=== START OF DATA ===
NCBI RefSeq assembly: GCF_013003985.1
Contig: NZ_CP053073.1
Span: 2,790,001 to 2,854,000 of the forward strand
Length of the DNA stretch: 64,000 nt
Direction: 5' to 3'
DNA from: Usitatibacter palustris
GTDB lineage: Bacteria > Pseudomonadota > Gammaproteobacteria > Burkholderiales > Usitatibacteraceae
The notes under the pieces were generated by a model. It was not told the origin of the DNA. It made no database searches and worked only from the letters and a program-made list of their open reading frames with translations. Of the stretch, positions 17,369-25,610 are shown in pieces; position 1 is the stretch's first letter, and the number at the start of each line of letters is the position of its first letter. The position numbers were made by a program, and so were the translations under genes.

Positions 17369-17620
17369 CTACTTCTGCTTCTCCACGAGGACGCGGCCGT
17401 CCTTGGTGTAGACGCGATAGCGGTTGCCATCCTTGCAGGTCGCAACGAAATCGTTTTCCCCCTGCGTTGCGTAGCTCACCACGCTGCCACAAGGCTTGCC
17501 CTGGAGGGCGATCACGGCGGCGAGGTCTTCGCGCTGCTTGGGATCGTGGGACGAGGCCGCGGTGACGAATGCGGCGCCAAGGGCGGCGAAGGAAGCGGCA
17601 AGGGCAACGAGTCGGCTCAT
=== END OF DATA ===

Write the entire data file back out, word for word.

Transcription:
NCBI RefSeq assembly: GCF_013003985.1
Contig: NZ_CP053073.1
Span: 2,790,001 to 2,854,000 of the forward strand
Length of the DNA stretch: 64,000 nt
Direction: 5' to 3'
DNA from: Usitatibacter palustris
GTDB lineage: Bacteria > Pseudomonadota > Gammaproteobacteria > Burkholderiales > Usitatibacteraceae
The notes under the pieces were generated by a model. It was not told the origin of the DNA. It made no database searches and worked only from the letters and a program-made list of their open reading frames with translations. Of the stretch, positions 17,369-25,610 are shown in pieces; position 1 is the stretch's first letter, and the number at the start of each line of letters is the position of its first letter. The position numbers were made by a program, and so were the translations under genes.

Positions 17369-17620
17369 CTACTTCTGCTTCTCCACGAGGACGCGGCCGT
17401 CCTTGGTGTAGACGCGATAGCGGTTGCCATCCTTGCAGGTCGCAACGAAATCGTTTTCCCCCTGCGTTGCGTAGCTCACCACGCTGCCACAAGGCTTGCC
17501 CTGGAGGGCGATCACGGCGGCGAGGTCTTCGCGCTGCTTGGGATCGTGGGACGAGGCCGCGGTGACGAATGCGGCGCCAAGGGCGGCGAAGGAAGCGGCA
17601 AGGGCAACGAGTCGGCTCAT